The most exciting thing about Nisar Ahmad is his sheer potential. The young speedster has broken the Under-16 100m record twice since September, cutting his time from 11 seconds in flat to 10.85 and then 10.76 at the recently concluded Khelo India School Games.

Anyone who is familiar with sprinting will see this rapid improvement as an aberration; short-distance running is a matter of fine margins and this sort of rapid improvement is rare, especially when approaching the ten-second mark. Ahmad’s journey to the top of Indian athletics has been difficult, and until recently without the help of proper diet and top-level coaching.

Ahmad grew up impoverished in a 10×10 home in Delhi’s Azadpur. His parents earn about twelve thousand rupees a month together. He caught a lucky break at a sports day at his school, when Surender Singh, the physical education teacher, saw his raw speed and realized that Ahmad had something special. Since 2013, Singh has not only coached Ahmad, but also supported him financially, buying him milk, fruits, nuts, and ghee.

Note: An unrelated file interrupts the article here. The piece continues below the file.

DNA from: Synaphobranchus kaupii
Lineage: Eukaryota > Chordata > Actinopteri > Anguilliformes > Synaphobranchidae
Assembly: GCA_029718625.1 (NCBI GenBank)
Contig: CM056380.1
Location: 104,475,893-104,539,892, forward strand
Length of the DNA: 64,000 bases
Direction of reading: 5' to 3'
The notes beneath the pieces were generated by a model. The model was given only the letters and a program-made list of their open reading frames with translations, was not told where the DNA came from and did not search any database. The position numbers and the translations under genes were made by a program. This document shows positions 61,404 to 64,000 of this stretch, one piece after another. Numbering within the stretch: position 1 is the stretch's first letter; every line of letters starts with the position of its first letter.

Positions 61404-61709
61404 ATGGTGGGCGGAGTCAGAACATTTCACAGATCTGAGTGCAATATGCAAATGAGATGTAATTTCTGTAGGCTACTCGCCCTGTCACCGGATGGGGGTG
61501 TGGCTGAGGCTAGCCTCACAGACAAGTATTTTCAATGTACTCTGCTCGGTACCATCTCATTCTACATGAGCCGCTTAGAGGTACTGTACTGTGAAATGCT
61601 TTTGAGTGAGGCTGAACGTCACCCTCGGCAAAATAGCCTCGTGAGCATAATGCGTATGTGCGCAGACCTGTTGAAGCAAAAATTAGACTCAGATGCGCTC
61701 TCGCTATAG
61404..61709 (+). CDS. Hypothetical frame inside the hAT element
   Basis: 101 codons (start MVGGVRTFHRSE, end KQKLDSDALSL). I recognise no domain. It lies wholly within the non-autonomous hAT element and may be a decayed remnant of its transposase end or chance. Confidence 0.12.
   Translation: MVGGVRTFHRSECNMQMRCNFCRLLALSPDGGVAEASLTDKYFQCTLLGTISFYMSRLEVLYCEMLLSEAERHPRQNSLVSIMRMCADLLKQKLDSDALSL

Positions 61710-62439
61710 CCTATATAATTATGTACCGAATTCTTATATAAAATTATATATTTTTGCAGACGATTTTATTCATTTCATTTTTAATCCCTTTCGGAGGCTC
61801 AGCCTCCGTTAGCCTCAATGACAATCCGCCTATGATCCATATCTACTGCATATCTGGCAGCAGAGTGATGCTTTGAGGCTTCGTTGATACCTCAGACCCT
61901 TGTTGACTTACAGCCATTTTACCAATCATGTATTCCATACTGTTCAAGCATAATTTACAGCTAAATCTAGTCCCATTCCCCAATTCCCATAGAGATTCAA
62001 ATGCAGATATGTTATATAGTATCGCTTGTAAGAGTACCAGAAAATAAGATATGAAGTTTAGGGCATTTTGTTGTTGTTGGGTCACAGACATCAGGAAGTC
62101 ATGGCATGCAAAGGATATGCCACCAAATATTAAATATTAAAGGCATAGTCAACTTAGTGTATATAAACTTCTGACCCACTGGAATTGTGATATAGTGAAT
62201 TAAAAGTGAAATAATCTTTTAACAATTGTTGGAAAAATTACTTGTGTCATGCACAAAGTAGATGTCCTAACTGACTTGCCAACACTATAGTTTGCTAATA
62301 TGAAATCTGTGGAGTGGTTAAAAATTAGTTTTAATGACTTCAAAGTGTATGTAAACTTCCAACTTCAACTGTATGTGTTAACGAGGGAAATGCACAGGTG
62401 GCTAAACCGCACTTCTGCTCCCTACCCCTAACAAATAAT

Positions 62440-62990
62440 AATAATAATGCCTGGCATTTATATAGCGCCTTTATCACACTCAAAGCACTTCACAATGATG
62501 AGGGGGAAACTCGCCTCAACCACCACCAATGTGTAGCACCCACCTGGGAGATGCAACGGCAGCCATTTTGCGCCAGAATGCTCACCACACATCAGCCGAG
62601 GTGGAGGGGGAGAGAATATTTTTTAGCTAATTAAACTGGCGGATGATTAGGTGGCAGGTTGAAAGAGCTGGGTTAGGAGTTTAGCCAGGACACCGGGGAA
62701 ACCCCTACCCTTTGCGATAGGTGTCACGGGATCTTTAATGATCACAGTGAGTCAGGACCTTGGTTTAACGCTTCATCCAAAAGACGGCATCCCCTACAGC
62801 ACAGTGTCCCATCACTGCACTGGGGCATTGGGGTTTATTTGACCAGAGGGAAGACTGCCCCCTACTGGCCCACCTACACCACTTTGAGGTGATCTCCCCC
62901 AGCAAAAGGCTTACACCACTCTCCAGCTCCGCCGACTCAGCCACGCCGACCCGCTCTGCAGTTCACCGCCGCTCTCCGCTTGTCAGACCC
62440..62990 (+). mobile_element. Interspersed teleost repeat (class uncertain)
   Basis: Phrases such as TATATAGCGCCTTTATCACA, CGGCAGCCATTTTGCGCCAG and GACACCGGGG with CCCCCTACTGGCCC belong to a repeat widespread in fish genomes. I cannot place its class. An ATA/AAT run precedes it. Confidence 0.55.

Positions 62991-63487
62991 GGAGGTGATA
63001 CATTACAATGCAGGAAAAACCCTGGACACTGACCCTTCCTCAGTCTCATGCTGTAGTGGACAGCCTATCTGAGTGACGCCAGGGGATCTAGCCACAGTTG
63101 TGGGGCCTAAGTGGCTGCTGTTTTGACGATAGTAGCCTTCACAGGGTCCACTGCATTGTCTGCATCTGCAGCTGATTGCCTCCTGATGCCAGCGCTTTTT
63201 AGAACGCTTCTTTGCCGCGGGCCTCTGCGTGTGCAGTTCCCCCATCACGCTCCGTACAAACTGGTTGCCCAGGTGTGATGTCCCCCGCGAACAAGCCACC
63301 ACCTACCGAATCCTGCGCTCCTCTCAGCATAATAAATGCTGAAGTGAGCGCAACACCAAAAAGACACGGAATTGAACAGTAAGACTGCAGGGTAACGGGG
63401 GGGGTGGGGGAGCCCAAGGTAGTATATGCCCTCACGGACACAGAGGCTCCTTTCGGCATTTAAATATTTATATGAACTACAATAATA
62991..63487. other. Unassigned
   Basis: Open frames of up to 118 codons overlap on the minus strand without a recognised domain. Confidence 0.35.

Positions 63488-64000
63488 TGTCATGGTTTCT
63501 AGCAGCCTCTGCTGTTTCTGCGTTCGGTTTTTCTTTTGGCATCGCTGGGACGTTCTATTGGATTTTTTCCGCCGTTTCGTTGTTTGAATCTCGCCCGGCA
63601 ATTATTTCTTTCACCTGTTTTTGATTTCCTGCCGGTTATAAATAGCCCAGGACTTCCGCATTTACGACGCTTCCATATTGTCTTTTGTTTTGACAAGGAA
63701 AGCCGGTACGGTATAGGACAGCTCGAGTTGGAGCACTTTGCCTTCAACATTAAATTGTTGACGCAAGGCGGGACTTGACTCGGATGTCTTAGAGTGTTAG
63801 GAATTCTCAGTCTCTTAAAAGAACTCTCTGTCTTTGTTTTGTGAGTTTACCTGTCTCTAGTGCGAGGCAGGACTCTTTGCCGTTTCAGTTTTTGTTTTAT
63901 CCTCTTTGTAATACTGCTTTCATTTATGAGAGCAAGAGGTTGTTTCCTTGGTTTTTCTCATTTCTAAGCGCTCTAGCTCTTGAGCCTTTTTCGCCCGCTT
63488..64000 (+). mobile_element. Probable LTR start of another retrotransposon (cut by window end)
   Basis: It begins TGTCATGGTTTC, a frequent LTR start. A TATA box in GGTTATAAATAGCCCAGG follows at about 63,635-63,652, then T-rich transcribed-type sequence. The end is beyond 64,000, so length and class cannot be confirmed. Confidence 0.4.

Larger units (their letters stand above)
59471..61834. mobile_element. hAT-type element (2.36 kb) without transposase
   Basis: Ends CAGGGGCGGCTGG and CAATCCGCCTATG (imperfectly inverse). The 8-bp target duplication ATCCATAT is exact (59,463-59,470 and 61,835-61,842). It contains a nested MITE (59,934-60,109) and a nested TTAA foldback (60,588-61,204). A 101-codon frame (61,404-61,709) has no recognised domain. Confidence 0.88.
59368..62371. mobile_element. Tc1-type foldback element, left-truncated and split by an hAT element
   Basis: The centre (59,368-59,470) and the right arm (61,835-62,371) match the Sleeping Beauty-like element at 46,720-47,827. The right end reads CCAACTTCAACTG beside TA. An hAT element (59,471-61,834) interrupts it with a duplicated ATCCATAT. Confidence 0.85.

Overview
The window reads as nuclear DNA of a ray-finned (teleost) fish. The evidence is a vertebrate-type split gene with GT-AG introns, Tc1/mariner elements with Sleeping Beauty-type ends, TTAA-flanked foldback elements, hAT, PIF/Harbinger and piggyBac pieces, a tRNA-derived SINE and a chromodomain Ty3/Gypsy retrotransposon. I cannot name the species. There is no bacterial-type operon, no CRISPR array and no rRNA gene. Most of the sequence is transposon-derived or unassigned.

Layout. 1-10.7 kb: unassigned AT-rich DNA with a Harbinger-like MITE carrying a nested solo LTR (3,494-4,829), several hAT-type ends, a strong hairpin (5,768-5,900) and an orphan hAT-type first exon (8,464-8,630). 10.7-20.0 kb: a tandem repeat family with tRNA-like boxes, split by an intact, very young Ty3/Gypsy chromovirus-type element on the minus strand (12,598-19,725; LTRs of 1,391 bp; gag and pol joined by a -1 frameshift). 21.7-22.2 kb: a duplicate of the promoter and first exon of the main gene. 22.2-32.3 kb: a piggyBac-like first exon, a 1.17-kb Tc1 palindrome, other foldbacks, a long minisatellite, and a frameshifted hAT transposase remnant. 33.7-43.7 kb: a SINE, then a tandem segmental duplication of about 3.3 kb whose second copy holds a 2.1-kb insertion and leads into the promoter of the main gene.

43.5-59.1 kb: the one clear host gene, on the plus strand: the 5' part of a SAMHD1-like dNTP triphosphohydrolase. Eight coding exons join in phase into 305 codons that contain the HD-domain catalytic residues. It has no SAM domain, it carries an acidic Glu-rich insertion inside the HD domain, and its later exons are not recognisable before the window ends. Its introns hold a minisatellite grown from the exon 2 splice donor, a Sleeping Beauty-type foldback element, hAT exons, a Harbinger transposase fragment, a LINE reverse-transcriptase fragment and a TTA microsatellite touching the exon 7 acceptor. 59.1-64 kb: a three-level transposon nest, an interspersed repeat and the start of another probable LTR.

Ahmad’s career seemed over in February 2016, when he was diagnosed with chikungunya. His legs were immobile and in excruciating pain. He fell behind in training, watching competitions had planned on dominating pass him by. It was with the tireless support of Singh and Sunita Rai, who is now Ahmad’s coach, that he picked himself up and came into 2017 strong.

After a hard road, the future is now bright for Ahmad. He has been selected as a part of a delegation of twelve youth athletes from across India to train at the Racers Track Club in Kingston, Jamaica, the home of none other than Usain Bolt. They will participate in a month long camp aimed at improving them technically, physically, and giving them context as to where they stand against the international athletic standard.

After the publicity of the Khelo India initiative, the government is developing a scheme to provide a thousand youth athletes with five lakhs a year, supporting them until they are old enough to compete in professional events and attract sponsorship. GAIL, which helped promote the Khelo India Games, has found Ahmad a better home, which it pays for. He now has the resources of premier coaching and proper nutrition to supplement his development. “He has the fire to do well, which is rare for athletes his age,” says Rai. “Our national record in 100m men’s is 10.26 seconds. And if Nisar keeps at it, he could beat it.” The Commonwealth Games next year are Ahmad’s next target.